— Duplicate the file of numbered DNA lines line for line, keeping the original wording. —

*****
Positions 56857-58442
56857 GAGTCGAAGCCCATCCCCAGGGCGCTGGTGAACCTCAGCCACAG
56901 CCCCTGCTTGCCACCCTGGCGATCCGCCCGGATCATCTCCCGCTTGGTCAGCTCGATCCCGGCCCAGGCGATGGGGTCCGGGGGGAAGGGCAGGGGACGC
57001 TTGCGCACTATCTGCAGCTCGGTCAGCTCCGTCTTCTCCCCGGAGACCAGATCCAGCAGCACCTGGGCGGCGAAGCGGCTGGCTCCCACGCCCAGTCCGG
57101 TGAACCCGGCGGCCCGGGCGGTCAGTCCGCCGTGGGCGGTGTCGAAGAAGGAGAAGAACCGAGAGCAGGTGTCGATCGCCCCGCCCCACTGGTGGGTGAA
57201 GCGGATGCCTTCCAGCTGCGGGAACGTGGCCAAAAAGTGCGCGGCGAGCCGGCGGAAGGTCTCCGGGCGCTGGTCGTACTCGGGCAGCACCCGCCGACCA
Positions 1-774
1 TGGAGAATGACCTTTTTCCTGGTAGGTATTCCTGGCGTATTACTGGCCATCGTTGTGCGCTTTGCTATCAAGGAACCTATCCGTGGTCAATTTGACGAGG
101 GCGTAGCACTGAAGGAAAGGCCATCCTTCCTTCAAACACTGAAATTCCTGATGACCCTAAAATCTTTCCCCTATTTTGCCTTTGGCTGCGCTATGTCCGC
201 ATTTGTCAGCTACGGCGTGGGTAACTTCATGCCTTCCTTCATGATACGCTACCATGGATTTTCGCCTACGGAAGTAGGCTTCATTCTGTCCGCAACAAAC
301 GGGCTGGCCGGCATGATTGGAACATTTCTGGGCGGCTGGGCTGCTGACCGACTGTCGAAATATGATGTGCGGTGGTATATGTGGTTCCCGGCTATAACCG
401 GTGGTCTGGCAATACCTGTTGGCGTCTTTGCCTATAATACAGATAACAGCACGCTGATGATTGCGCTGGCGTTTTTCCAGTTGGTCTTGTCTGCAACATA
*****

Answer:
Positions 56857-58442
56857 GAGTCGAAGCCCATCCCCAGGGCGCTGGTGAACCTCAGCCACAG
56901 CCCCTGCTTGCCACCCTGGCGATCCGCCCGGATCATCTCCCGCTTGGTCAGCTCGATCCCGGCCCAGGCGATGGGGTCCGGGGGGAAGGGCAGGGGACGC
57001 TTGCGCACTATCTGCAGCTCGGTCAGCTCCGTCTTCTCCCCGGAGACCAGATCCAGCAGCACCTGGGCGGCGAAGCGGCTGGCTCCCACGCCCAGTCCGG
57101 TGAACCCGGCGGCCCGGGCGGTCAGTCCGCCGTGGGCGGTGTCGAAGAAGGAGAAGAACCGAGAGCAGGTGTCGATCGCCCCGCCCCACTGGTGGGTGAA
57201 GCGGATGCCTTCCAGCTGCGGGAACGTGGCCAAAAAGTGCGCGGCGAGCCGGCGGAAGGTCTCCGGGCGCTGGTCGTACTCGGGCAGCACCCGCCGACCA
Positions 1-774
1 TGGAGAATGACCTTTTTCCTGGTAGGTATTCCTGGCGTATTACTGGCCATCGTTGTGCGCTTTGCTATCAAGGAACCTATCCGTGGTCAATTTGACGAGG
101 GCGTAGCACTGAAGGAAAGGCCATCCTTCCTTCAAACACTGAAATTCCTGATGACCCTAAAATCTTTCCCCTATTTTGCCTTTGGCTGCGCTATGTCCGC
201 ATTTGTCAGCTACGGCGTGGGTAACTTCATGCCTTCCTTCATGATACGCTACCATGGATTTTCGCCTACGGAAGTAGGCTTCATTCTGTCCGCAACAAAC
301 GGGCTGGCCGGCATGATTGGAACATTTCTGGGCGGCTGGGCTGCTGACCGACTGTCGAAATATGATGTGCGGTGGTATATGTGGTTCCCGGCTATAACCG
401 GTGGTCTGGCAATACCTGTTGGCGTCTTTGCCTATAATACAGATAACAGCACGCTGATGATTGCGCTGGCGTTTTTCCAGTTGGTCTTGTCTGCAACATA